While there has been plenty of uproar about the shortlist since 2001, the outcry about omissions has yet to reach the level it did in 1994 when “Hoop Dreams” was ignored. That said, outrage did ensure in 2012 when James’ “The Interrupters” was left off the shortlist, and then again in 2014 when his “Life Itself” was not nominated. James’ turbulent history in the category has caused many to question if nominations are based on merit or popularity.

But doc branch member Sam Pollard, who was nominated with Spike Lee in 1998 for “4 Little Girls,” thinks quality trumps politics.

“There are so many films that [the documentary branch] can see and vote on,” he says. “This year we have 170 eligible docs and yes, a lot of them are by first-time documentary filmmakers and a lot of them are from well-known filmmakers, but we are honest about what films we like and what we don’t like. It’s not about the person.”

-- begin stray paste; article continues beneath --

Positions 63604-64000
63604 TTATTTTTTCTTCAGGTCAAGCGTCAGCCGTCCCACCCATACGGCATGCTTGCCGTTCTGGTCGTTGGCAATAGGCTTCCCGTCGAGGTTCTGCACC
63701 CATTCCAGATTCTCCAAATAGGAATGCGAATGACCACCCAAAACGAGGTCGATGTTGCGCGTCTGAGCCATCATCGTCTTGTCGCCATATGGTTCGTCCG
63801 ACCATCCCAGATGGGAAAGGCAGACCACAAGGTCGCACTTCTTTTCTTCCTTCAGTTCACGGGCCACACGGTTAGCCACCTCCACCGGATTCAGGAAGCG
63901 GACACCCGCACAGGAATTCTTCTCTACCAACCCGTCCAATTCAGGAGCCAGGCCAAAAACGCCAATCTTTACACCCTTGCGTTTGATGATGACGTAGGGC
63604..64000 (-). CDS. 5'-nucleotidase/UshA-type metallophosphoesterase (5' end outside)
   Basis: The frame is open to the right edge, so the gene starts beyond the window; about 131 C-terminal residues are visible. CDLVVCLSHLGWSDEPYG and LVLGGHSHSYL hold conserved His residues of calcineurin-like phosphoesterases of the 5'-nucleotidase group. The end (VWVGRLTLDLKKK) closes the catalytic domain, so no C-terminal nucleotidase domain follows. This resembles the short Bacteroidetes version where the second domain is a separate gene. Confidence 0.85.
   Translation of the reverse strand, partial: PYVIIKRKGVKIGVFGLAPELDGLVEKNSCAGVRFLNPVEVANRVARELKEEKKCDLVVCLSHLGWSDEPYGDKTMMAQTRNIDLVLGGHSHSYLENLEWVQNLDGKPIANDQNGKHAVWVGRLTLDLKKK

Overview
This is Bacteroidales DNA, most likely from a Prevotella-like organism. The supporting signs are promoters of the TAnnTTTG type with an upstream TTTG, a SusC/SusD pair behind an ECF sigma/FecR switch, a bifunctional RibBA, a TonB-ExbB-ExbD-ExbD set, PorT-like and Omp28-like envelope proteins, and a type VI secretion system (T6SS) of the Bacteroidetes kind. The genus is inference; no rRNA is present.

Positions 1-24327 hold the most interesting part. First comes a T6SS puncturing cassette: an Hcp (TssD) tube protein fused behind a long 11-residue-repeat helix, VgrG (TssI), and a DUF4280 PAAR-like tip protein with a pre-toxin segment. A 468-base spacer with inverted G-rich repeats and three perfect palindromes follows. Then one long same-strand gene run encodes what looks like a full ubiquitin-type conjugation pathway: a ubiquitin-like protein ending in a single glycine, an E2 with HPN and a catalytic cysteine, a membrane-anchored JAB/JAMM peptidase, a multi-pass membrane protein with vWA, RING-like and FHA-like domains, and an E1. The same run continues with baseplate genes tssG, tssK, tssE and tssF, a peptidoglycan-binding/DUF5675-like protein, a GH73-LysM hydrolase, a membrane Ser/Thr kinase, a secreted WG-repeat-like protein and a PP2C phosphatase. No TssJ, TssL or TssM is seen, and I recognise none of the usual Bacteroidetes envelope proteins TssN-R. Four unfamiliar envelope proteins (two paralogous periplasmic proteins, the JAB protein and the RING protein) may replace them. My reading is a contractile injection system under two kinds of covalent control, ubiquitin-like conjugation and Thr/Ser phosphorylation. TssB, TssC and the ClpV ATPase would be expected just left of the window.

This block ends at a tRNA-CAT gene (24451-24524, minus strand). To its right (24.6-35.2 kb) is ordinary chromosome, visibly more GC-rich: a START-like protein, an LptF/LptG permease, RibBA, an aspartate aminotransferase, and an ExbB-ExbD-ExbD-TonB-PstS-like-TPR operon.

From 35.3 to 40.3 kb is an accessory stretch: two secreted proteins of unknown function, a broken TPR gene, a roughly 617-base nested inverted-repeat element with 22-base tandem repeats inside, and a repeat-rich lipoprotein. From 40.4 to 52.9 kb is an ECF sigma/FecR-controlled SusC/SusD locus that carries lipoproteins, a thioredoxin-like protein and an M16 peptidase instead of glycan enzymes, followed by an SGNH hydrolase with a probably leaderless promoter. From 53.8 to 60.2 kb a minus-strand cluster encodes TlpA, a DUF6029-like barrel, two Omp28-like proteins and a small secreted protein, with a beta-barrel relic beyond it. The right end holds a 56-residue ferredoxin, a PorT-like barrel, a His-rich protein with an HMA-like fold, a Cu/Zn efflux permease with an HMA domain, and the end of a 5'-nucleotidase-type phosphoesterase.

Maybe it’s not the person, but could it be the little gold man?

Barbara Kopple took home statues in 1977 and 1991, and despite making new films consistently, hasn’t been nominated since. After winning in the category, Errol Morris, Davis Guggenheim and Alex Gibney have never been nominated again despite their inclusion on various shortlists throughout the years. Newbies including Emad Burnat (“Five Broken Cameras”), David France (“How to Survive a Plague”) and Danfung Dennis (“To Hell and Back Again”) nabbed nominations instead. This year, some in the community are predicting that Laura Poitras’ eligible film, “Risk,” will not make the shortlist because she has already won once for “Citizenfour.”